The Good Girls: An Ordinary Killing – just the very title says so much. Something that is so chilling, and yet only so ordinary that it could take place on an almost daily basis (and maybe does) and yet apathy is supreme. Sonia Faleiro also without taking any side goes to the heart of that apathy and indifference through this work that chronicles the brutality, that takes place more on a mental and emotional level. Faleiro’s writing is to the point. All facts and suppositions (that sprung from various narratives) are laid out for the reader. Everything is in plain sight. The Good Girls: An Ordinary Killing never lets us forget that at the heart of it – of all that occurred, two teenage girls, two children really, with so much life, and possibility and a future, lost their lives to patriarchy and its machinations.

The Night in Gethsemane: On Solitude and Betrayal by Massimo Recalcati. Translated from the Italian by Ann Goldstein

The Night in Gethsemane - On Solitude and Betrayal by Massimo Recalcati

Title: The Night in Gethsemane: On Solitude and Betrayal
Author: Massimo Recalcati
Translated from the Italian by Ann Goldstein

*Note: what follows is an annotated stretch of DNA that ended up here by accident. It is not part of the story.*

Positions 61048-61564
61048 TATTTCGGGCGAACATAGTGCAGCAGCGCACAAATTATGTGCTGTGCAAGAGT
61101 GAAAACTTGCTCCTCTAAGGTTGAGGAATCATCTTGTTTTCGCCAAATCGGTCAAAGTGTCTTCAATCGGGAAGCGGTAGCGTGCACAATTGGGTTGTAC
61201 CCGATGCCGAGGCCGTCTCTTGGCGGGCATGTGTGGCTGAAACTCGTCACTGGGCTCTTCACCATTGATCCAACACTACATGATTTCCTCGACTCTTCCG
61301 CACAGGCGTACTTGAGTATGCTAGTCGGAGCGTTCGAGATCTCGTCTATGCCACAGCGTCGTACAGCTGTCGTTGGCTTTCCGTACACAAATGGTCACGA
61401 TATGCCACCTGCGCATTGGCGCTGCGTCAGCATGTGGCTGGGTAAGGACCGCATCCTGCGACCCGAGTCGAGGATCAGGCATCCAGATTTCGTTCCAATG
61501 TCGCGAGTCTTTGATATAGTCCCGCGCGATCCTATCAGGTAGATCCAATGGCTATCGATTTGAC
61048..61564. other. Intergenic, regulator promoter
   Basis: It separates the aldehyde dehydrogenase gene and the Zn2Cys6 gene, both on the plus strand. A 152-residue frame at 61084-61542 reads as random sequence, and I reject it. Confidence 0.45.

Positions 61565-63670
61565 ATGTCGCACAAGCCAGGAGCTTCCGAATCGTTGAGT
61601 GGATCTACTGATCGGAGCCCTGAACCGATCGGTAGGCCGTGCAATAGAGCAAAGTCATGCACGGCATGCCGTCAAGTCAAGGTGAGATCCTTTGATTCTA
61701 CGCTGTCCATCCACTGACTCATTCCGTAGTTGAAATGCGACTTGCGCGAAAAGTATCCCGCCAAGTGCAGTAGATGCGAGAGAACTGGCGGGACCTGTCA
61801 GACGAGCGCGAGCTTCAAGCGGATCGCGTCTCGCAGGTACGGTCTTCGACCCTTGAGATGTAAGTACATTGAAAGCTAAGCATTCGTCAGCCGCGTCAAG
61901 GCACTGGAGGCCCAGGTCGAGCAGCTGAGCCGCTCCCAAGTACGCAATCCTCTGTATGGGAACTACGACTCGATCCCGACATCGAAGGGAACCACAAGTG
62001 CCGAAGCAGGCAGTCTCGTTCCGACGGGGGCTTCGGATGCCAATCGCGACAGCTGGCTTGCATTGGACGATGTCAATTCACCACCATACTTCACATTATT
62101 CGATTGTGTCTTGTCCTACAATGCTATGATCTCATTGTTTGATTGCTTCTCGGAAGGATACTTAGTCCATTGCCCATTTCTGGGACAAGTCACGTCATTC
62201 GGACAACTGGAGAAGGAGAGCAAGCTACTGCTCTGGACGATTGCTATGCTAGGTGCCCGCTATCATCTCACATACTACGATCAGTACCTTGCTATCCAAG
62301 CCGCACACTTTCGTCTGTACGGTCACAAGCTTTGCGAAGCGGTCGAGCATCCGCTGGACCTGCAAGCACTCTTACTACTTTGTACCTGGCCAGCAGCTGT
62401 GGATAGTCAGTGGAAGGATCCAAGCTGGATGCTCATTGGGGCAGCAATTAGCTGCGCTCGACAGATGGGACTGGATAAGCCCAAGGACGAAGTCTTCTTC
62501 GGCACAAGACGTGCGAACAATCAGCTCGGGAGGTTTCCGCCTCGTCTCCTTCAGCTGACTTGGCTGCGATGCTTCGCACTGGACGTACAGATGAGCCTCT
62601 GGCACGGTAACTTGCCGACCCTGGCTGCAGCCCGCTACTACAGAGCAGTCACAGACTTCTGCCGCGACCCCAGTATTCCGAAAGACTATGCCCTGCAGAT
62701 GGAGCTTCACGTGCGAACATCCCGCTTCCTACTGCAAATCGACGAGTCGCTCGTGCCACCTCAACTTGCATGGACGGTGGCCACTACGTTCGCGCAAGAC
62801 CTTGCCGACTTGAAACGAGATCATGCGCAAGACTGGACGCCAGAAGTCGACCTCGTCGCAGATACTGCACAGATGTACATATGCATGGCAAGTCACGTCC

Publisher: Europa Editions, Europa Compass
ISBN: 978-1787702592
Genre: Non-fiction, Essay
Pages: 96
Source: Publisher
Rating: 5/5

Betrayal. The word conjures so many emotions in us. Anger, melancholy, a sense of loss, of love lost, and even pity. Massimo Recalcati’s brilliant short book, “The Night in Gethsemane” is a book about Jesus’s betrayal by Judas and Peter. Of how Judas arrives with armed men in the olive grove, abandoning Jesus with a kiss. It is the time of being forsaken not only by the ones dearest to him, but also by his father, his God. This is what this short gem is about.

At the same time, it will also make you see and realize and think upon your betrayals – the ones you’ve been guilty of, and the ones done to you. But it is also about suffering, and who is there when we hurt the most. Who is there in our most painful moments? Who was there for Jesus, son of God? How did he fall and more than anything else how did he survive the fall?

While Recalcati looks at Jesus as son of God, of someone Divine, he also looks at him as human. All his emotions are analysed. The prophecy of Jesus being betrayed – when he said that someone close to him will betray him at the last supper. That’s when it happened, right after. Of the different natures of betrayal of Judas and Peter. In all of this we as readers are exposed to the loneliness of the human experience. When one is betrayed, how does one feel? It is as though the person enters an abyss of loneliness that is difficult to get rid of. Ann Goldstein’s translation from the Italian is as always to the point, exercising great brevity, and nuance. The Night in Gethsemane is all about questions of the ordinary, brought to light through the extraordinary. A great feat.